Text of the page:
Teaching the nation's story: comparing public debates and classroom perspectives on history education in Australia and Canada

Publisher:
Routledge
Publication Type:
Journal Article
Citation:
Journal Of Curriculum Studies, 2009, 41 (6), pp. 745 - 762
Issue Date:
2009-01
Full metadata record
Files in This Item:
Filename Description Size
Thumbnail2008008767.pdf197.75 kB
Adobe PDF
Teaching national history in school generates significant public anxiety and political debateas the various 'history wars' around the world reveal. For many school students, however, studying their nation's past is dull and repetitive. Such lack of interest has been confirmed by surveys and research reports that reveal alarmingly low levels of national historical knowledge among young people, and there is growing popular concern that their ignorance of the past endangers the nation's future. Yet preoccupation with students' apparent national illiteracy tends to overlook how they connect with history in the first place. This paper draws on findings from a comparative Australian and Canadian research project that interviewed students and teachers about the ways they learned and taught history. It argues that any return to 'the facts' at the expense of critical historical engagement in class could turn students away from the subject.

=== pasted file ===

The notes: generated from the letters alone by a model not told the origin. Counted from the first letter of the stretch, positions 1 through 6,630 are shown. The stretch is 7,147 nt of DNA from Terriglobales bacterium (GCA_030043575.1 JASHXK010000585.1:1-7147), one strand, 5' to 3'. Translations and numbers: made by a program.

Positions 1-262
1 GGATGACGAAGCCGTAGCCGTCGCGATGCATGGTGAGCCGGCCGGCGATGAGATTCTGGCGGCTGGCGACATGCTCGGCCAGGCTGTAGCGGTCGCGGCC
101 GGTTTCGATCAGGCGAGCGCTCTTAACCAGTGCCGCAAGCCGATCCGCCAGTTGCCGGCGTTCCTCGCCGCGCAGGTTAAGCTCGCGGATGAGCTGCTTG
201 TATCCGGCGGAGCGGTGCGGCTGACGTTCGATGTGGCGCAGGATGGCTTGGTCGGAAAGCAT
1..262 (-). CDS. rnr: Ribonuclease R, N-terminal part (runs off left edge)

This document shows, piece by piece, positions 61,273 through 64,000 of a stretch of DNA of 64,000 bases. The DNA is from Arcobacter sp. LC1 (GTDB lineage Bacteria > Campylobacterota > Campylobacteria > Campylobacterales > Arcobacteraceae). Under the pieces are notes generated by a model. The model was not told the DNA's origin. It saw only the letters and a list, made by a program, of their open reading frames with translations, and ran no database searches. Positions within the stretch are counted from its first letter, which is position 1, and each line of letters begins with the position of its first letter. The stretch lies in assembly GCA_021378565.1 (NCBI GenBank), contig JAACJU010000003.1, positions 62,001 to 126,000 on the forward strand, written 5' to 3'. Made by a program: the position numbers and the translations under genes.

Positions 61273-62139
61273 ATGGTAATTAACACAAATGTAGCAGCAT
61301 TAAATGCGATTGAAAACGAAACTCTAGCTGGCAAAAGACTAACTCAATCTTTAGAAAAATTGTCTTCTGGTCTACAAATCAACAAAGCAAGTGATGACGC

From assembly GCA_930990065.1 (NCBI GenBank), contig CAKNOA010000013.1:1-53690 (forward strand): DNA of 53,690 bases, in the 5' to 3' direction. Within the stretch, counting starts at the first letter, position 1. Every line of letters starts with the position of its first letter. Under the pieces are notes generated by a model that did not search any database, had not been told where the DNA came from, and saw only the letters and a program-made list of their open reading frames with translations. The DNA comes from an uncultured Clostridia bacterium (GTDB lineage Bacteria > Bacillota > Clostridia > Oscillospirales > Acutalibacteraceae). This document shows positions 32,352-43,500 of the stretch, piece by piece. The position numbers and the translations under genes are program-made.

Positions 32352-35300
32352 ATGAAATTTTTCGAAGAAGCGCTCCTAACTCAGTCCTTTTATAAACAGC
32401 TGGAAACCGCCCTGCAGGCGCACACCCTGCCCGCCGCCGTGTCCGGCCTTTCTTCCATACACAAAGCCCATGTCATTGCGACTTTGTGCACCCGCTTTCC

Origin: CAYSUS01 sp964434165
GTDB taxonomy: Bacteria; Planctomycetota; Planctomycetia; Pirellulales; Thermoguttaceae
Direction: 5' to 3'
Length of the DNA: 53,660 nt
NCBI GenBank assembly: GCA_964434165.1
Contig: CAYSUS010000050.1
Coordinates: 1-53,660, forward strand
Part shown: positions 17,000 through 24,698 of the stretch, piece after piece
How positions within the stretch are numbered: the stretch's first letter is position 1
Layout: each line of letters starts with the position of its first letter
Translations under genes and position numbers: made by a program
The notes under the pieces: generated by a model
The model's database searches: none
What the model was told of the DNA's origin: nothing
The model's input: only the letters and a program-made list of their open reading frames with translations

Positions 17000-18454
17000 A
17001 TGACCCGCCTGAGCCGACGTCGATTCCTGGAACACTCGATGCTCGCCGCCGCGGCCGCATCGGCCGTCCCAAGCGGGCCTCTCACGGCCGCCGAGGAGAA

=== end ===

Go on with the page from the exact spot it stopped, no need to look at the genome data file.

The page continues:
Please use this identifier to cite or link to this item: